All you can eat sushi.
What a wonderful thing.
It’s the perfect mx of sophisticated and sloppy. It combines cultures and styles in a weird way that forces you to reevaluate what you’re doing. All you can eat is always something that forces you to reconsider your life, but sushi does it in a different way. Where, then, does punishing yourself to get the last few dollars out of your deal turn a meal into a Randian dystopia? When does eating as sport produce actual, well-earned victories? How can sushi, so delicious and special, become heavy and monotonous under the weight of the infinite?
Maybe I’m thinking too hard. I do that sometimes. But all you can eat sushi is still, to me, the most interesting of our gastronomical co-options. People have written about McDonald’s to death as the peak of American food identity, but the all you can eat sushi is much more nuanced in nature. Sushi is a generally dainty, often healthy food, with higher-end prices.
This, then, is, the inherent gamble of all you can eat sushi is: can you eat your money back without ruining everything that makes sushi great?
I had all you can eat sushi recently, and I can reliably give you tips for the experience.
1. Do Not Starve Yourself Before
It sounds like a good idea, but it isn’t. To fill up on as much sushi as possible, you need an open stomach, right?
Wrong. You’re going to need something to get your stomach going. Sushi sits in your stomach like a brick, and on an empty stomach the zero to sixty change is going to feel heavy, and fast.
Instead, prepare reasonably with a small lunch of diverse, non-sushi food that encourages digestion. Think a good salad, some fruit, and, frankly, some potato chips. You’re going to be craving texture when going through the murk of sushi rolls.
2. Know Why You’re There
Right off the bat, you have to come to an agreement with yourself and others. Mainly: do you want a good experience with lots of sushi or are you here to take the game to its logical conclusion of pushing your limits.
This is not an easy question. Take, for example, the buffalo wing. Buffalo wings are an all-you-can-eat option of a different stripe because buffalo wings are inherently cheap, bad for you, and deliciously sloppy. You are not going to have a dainty date-night out at a buffalo-wing spot. So when a place offers “all you can eat wings” you know it’s just a natural progression of what eating wings is and should be: an indulgent, slopfest of a time.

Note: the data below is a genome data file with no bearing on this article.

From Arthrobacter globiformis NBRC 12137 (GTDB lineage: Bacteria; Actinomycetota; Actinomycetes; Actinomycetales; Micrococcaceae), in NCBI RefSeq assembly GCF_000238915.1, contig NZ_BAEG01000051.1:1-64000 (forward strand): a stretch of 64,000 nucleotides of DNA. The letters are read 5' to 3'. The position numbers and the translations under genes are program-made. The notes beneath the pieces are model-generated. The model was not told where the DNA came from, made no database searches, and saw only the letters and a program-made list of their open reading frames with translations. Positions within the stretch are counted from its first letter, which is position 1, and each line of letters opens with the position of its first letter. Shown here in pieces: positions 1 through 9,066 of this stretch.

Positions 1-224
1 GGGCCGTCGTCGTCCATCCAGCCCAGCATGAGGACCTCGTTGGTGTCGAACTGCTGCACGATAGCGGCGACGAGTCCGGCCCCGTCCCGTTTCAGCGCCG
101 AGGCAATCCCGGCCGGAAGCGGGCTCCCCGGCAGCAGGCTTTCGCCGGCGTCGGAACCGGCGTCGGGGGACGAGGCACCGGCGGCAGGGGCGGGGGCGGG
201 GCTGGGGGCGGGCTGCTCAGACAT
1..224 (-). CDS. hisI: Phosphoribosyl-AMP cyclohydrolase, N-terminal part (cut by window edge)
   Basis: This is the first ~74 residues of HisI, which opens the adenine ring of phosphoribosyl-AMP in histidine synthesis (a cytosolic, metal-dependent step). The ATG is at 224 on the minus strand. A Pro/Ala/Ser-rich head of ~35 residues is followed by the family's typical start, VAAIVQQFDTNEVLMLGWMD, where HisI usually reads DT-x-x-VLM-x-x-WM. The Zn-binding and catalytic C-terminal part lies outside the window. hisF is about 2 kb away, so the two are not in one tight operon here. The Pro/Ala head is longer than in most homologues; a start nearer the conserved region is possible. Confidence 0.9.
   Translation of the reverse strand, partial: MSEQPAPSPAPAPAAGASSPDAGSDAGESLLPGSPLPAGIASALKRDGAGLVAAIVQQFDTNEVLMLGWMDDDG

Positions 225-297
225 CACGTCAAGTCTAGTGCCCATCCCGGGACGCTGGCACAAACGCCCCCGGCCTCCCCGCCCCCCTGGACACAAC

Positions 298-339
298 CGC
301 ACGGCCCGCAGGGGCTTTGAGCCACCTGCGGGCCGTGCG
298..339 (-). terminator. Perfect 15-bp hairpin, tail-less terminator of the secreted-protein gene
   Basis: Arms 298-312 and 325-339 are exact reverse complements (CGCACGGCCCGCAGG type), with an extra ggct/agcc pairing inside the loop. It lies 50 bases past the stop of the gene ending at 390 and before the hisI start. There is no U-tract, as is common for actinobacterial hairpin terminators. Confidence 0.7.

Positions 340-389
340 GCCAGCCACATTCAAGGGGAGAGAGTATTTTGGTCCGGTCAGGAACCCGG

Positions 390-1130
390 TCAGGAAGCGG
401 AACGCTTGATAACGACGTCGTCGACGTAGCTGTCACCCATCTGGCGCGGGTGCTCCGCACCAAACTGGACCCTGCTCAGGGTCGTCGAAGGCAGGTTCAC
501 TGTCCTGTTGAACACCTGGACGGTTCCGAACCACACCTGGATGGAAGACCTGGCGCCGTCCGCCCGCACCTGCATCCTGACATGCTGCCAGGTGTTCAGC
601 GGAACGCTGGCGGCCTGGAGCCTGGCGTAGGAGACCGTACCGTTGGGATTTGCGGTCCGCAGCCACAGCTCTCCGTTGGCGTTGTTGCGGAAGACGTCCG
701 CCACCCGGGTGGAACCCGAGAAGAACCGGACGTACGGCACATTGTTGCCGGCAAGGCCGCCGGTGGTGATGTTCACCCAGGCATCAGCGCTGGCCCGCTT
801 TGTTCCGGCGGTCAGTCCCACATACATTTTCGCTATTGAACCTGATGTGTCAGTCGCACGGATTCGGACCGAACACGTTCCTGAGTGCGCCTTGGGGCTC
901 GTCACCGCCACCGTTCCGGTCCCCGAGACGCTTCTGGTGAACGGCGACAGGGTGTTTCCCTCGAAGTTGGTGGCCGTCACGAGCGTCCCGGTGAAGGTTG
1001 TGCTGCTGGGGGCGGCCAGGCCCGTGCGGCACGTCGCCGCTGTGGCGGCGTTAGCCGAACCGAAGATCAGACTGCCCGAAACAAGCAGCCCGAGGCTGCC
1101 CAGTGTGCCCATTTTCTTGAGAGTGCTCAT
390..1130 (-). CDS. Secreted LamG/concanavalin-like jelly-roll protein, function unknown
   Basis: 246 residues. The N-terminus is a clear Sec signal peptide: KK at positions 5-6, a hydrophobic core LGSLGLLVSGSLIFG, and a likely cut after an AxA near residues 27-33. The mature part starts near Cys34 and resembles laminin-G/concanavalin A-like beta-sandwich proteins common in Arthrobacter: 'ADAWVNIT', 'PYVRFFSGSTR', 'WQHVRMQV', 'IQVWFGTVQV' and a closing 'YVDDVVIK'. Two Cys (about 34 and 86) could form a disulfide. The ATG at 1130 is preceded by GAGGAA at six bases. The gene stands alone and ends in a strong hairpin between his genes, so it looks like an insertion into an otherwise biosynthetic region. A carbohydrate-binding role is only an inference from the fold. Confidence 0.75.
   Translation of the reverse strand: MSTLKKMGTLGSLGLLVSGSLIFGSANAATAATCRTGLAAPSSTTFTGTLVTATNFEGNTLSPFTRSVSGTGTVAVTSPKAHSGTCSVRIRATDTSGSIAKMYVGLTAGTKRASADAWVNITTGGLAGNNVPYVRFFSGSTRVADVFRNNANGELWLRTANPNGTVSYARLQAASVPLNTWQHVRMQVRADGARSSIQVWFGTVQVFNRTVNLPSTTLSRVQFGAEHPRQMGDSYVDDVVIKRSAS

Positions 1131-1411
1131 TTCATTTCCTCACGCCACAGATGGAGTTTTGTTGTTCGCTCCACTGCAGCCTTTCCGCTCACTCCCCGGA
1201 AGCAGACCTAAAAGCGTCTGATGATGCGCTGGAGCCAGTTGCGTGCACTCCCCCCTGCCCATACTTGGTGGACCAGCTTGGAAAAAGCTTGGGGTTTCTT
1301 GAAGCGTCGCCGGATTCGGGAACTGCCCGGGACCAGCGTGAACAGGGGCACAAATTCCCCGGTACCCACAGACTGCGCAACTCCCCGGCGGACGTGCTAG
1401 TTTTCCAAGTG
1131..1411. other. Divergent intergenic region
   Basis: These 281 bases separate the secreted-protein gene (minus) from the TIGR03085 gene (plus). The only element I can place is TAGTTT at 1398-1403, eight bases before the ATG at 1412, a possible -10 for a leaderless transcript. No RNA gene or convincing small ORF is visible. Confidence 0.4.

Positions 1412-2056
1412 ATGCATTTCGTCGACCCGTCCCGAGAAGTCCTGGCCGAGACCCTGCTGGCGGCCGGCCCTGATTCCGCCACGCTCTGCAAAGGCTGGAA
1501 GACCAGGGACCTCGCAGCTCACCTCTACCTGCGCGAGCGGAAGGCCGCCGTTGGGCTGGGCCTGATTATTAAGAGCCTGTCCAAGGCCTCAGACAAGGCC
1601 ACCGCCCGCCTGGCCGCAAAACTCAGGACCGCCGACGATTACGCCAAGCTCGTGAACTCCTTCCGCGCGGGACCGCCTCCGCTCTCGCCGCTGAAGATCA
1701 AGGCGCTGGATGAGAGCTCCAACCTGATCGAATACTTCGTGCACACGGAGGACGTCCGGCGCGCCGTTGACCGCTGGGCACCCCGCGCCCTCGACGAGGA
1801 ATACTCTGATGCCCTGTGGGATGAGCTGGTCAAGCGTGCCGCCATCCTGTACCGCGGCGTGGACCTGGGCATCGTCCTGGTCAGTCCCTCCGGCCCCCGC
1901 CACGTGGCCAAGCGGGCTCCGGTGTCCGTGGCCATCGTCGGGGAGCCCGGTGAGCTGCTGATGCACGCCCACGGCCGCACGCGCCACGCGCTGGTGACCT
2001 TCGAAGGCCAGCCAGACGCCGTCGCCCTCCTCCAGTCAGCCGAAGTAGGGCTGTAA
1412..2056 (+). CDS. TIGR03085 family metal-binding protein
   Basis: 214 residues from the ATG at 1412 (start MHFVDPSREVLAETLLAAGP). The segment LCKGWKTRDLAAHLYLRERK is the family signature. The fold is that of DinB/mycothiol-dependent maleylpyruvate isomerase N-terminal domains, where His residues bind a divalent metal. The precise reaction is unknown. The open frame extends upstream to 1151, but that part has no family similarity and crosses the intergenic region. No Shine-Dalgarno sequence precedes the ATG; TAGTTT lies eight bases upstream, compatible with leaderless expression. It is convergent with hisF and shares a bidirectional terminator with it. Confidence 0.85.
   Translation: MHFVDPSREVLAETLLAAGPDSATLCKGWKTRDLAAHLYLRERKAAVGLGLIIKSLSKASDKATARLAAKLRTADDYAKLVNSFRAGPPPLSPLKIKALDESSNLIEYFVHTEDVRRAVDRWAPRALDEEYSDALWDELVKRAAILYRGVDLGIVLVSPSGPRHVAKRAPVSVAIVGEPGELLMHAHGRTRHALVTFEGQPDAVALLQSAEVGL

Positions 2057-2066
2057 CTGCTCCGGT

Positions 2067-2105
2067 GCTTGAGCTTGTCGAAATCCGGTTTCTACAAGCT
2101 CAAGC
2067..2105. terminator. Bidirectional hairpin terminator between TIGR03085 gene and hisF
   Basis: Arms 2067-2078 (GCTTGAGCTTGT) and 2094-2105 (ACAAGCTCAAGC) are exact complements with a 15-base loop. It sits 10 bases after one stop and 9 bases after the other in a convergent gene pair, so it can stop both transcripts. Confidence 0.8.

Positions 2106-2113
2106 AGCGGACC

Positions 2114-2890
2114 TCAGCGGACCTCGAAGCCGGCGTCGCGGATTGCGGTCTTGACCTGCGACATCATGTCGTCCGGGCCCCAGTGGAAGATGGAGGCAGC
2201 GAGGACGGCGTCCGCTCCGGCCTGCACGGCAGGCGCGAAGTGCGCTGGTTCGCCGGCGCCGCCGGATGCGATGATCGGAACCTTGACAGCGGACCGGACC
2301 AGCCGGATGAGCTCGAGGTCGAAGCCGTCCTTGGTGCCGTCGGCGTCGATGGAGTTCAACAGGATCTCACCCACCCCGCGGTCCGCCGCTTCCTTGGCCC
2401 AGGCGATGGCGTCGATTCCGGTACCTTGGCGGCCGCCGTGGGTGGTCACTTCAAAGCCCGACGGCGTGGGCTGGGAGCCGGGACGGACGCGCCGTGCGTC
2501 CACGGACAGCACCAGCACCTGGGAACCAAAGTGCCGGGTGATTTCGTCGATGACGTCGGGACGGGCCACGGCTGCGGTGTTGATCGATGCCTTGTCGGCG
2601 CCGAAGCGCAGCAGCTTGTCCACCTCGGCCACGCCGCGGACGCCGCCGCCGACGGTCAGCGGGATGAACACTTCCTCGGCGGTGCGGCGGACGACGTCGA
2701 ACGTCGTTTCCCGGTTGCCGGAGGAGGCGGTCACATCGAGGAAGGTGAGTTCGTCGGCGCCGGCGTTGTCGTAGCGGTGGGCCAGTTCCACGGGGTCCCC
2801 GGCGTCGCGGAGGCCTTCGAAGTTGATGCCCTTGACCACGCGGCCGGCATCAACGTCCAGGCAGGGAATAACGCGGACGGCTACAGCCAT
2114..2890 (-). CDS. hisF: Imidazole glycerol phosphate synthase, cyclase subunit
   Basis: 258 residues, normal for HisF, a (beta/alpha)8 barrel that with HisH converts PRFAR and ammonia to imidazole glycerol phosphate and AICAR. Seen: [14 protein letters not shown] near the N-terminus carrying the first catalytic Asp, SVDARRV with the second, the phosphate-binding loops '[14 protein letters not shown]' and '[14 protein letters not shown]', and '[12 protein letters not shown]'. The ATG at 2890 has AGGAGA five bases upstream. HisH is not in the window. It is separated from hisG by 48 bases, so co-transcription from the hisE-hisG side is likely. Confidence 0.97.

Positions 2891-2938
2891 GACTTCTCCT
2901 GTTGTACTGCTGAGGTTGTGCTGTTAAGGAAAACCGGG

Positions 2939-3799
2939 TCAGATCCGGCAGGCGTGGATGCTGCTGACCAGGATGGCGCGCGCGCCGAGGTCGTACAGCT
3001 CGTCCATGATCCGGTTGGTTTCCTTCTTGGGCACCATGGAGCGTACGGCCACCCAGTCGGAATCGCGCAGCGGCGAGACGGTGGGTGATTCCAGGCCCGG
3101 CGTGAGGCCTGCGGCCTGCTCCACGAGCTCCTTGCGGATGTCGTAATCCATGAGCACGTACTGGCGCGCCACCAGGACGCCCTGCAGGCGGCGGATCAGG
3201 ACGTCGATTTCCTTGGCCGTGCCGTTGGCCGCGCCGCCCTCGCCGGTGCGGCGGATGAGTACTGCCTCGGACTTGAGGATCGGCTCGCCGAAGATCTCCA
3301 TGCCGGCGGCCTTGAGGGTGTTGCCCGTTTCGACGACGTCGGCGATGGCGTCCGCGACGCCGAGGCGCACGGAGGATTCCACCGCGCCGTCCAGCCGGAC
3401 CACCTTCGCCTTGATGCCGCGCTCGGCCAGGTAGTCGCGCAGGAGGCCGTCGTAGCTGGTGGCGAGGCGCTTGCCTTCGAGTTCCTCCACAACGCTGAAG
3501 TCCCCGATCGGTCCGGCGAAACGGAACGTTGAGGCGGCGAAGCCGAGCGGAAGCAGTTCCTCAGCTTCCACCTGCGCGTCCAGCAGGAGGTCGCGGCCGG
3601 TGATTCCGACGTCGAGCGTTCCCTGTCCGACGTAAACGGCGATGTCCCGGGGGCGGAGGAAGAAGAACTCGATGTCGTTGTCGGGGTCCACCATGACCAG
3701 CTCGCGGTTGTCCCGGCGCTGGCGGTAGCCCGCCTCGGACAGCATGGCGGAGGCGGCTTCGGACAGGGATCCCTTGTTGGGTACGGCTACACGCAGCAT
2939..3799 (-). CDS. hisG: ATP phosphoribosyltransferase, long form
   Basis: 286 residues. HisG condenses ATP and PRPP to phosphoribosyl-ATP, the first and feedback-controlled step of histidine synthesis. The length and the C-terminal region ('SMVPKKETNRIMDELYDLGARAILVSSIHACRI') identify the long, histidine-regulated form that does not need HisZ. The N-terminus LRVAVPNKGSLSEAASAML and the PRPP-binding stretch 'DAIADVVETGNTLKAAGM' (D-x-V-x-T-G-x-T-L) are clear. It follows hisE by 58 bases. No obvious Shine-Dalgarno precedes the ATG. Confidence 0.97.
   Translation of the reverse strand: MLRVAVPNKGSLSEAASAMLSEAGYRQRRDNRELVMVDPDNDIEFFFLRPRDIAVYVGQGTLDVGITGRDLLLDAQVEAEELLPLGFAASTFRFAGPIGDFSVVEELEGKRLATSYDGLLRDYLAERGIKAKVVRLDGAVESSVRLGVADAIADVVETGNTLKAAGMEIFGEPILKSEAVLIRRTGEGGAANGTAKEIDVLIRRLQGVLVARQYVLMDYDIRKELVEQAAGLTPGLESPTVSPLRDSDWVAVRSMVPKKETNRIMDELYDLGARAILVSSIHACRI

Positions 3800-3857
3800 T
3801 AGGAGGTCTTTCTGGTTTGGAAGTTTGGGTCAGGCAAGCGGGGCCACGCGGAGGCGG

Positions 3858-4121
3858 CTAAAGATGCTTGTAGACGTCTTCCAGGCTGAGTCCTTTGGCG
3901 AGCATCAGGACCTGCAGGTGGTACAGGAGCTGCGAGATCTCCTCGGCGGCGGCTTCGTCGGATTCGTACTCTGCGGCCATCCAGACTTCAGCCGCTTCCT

But with sushi, the all-you-can-eat format undoes what you’re doing, and you have to find a safe spot in the parabola. Do you go for the best possible experience or are you trying to game the system? Are you going for the dignified night out or are you down to clown on as much raw fish as you can handle?
Decide in advance and know that there are two options.
3. Switch It Up
You’re eating the same thing a lot; switch textures. If you can get seaweed salad, use that as a palate changer or a change of pace. Switch in a cooked roll or a crunchy roll or whatever, just to feel again.
Trust me, you’ll need it.
4. Consider Alternatives
All you can eat sushi is not always the best call, even if you’re hungry.
If you’re hungry, maybe have a small snack and some sushi for dinner, which will be cheaper and less of a marathon. Maybe even get a bunch of sushi and still save a little cash and dignity.
All you can eat sushi is an all-in gamble and should be only embraced by the conscious consumer. Ask yourself if you’re ready, and if you have no other reasonable option, sushi or otherwise, than to go for it.
5. Keep Your Eye Open For Pros and Cons
If the all you can eat sushi place has a secret perk, that cannot be overlooked.
Do they have the fancy rolls available on the menu? Are they cheap? Do they come with appetizers which will help end the fish-based monotony of your challenge? Is the all-you-can-eat challenge essentially the price of three rolls anyway, meaning that you’re almost certain to break even?
Those are all reasons to get it.
On the flip-side: do they have some small time-limit like an hour and a half? Is it the cost of four rolls, making it much harder to break even? Do they limit what you can get to a few basic, boring rolls you don’t quite even want anyway? If so, better to just get what you want and call it a day. The allure of “all you can eat sushi” is only as good as the specific offer.
At the end of the day, you’re living like a deranged king, eating as much of a delicacy as you possibly can, unlimited by petty concerns such as cash or dignity. And if that isn’t worth a small premium in price, you don’t understand why you’re doing it.